Max Misch

Max Misch, seen in an earlier court appearance, has been released on conditions after pleading not guilty to reportedly using a racial slur against a Black teenager. 

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BENNINGTON — A self-described white nationalist is facing his eighth criminal case in Bennington County, pleading not guilty Monday to a fresh charge of disorderly conduct as a hate crime.

Max Misch, 38, of Bennington, is accused of engaging in an argument with a woman in June after he reportedly used a racial slur against her Black son and another teenage boy, according to court documents. He is charged with a misdemeanor, punishable by up to two years in jail and/or a $2,000 fine.

Misch remains free from jail on conditions while his numerous felony and misdemeanor charges are being litigated. His oldest open case — allegations of illegally possessing rifle magazines — dates back to February 2019.

According to a Bennington Police statement in his newest case, a local woman reported getting into an argument with Misch mid-afternoon on June 5 after her 15-year-old son said Misch used a racial slur against him and a 17-year-old friend.

The argument was described as taking place outside the woman’s home on Willowbrook Drive.

The 15-year-old boy told police that Misch said “white power” while passing him and his friend on the street earlier that day. Misch also reportedly said Black people didn’t belong here and told the teens to come and fight him, Officer Amanda Knox stated in the affidavit.

Knox said a friend of the woman witnessed her arguing with Misch and heard Misch “saying all types of racist names,” as well as telling the woman to train her son on how to act correctly.


Misch denied the allegations, telling the investigator he was walking down Willowbrook Drive when the teens told him to get out of there and threatened him. He said they were the same teens who had threatened him outside his home earlier this year.

Misch’s landlady, listed as a witness to the argument, said Max and his girlfriend were leaving their home when two teens started yelling at him as being “racist.” As the couple tried to continue walking, the landlady said she heard the mother of the 15-year-old boy tell Misch and his girlfriend they were going to get themselves beaten up.

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“They didn’t say or do anything to deserve being attacked,” the landlady said in a sworn written statement.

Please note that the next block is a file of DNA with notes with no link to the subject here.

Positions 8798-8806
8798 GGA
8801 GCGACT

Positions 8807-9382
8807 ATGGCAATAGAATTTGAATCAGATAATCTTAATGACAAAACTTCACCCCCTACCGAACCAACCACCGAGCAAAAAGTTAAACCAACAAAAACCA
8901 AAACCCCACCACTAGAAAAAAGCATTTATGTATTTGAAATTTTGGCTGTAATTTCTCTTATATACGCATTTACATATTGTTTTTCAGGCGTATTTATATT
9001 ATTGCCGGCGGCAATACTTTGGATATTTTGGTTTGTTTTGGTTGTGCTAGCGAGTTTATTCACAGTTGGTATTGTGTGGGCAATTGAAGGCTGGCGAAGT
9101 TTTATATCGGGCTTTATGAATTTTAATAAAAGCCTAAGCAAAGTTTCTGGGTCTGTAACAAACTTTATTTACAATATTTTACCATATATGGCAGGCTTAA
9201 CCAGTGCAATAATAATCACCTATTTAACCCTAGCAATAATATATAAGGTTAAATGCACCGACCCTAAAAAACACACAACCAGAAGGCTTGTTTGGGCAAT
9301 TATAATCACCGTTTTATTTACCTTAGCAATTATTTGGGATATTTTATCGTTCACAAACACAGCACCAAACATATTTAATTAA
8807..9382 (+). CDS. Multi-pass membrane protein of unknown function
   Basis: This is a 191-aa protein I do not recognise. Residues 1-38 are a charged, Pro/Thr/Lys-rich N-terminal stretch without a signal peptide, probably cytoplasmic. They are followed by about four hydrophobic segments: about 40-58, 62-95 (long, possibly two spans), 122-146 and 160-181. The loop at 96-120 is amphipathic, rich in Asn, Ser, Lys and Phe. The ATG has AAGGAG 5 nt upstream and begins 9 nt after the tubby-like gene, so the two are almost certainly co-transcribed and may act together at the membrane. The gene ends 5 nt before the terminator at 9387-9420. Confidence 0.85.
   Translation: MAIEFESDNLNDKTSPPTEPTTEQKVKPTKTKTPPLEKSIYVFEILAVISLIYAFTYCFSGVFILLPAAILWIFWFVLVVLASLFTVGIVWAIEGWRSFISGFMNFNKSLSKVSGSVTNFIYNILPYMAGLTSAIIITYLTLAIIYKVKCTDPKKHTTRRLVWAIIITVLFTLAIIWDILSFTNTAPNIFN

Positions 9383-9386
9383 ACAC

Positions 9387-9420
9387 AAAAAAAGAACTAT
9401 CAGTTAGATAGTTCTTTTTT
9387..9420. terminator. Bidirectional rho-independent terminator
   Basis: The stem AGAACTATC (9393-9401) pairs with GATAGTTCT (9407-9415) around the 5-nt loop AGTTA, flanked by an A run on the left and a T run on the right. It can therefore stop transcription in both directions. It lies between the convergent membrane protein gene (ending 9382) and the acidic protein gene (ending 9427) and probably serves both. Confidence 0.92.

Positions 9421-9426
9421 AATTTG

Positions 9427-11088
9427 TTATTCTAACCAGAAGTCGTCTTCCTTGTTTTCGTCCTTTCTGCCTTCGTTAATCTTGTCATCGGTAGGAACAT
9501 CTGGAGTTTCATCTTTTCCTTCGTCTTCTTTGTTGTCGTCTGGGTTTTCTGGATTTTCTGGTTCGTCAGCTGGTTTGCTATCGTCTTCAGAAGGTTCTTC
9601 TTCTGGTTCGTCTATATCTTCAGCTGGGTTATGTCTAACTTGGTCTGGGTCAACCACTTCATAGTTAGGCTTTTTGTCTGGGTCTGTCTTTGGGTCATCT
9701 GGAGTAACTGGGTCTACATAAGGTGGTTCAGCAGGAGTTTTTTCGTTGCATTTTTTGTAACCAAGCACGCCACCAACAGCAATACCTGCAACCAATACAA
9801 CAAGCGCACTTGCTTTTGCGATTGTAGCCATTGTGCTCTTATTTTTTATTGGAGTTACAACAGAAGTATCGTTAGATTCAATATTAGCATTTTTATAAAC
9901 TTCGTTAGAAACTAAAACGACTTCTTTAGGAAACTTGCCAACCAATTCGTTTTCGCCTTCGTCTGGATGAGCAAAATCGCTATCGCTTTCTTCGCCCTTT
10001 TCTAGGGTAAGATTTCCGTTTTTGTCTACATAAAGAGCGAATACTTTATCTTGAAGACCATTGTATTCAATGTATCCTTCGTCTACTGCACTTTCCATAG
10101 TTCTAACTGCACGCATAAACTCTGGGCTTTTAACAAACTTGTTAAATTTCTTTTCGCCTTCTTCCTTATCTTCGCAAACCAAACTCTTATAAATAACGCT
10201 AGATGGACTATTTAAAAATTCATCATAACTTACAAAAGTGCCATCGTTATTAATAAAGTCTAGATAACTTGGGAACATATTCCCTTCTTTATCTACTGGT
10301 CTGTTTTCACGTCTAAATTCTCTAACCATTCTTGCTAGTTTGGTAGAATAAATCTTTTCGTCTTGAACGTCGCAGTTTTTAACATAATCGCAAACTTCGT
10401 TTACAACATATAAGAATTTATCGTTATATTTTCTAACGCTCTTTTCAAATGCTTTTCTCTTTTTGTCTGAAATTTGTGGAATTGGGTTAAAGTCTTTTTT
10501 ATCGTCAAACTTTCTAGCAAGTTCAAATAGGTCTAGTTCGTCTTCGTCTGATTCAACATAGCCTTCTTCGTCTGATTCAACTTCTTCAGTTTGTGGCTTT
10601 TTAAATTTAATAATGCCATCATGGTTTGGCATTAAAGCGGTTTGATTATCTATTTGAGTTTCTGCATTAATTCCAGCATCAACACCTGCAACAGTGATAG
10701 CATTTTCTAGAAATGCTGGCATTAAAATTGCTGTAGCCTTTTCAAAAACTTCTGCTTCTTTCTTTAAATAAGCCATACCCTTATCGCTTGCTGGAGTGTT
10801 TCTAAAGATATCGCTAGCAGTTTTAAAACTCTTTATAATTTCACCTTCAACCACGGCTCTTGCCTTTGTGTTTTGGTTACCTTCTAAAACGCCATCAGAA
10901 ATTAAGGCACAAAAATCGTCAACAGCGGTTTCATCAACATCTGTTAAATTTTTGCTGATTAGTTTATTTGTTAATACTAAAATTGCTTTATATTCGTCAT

At Bennington Superior criminal court on Monday, Judge Cortland Corsones allowed Misch to remain free on several conditions. They include not having contact with the two teenage boys and the woman with whom he had the argument.

Prosecutors initially wanted Misch to stay 300 feet away from the woman’s home, but the judge granted Misch’s request to shorten the distance to 100 feet, allowing Misch to visit family in the same neighborhood.


This is Misch’s second pending charge of disorderly conduct as a hate crime. He is also accused of fighting with a Black man in Bennington last September.

Meanwhile, Misch is preparing a second motion to have his magazine charges dismissed. His attorney, Fred Bragdon, earlier said they will be making an argument based on Misch’s Second Amendments rights under the U.S. Constitution. The defense’s written motion is due in November.

Authorities said the magazines were purchased after a state ban took effect in October 2018 — which outlaws magazines containing more than 10 rounds for long guns and more than 15 rounds for handguns. Misch is the first person to be prosecuted under this state law.

His original motion to dismiss asserted that the ban violates two articles in the Vermont Constitution: people’s right to bear arms for defense and the government’s being prohibited from passing laws that benefit only certain groups.

The Vermont Supreme Court ruled in February that the ban is a reasonable regulation of people’s right to bear arms for self-defense.

Misch’s most serious charges are two felony counts of first-degree aggravated domestic assault, stemming from allegations that he choked a woman and re-injured her broken arm sometime between December and July. Each charge is punishable by up to 15 years in prison.

Contact Tiffany Tan at or @tiffgtan both on Facebook and Twitter.


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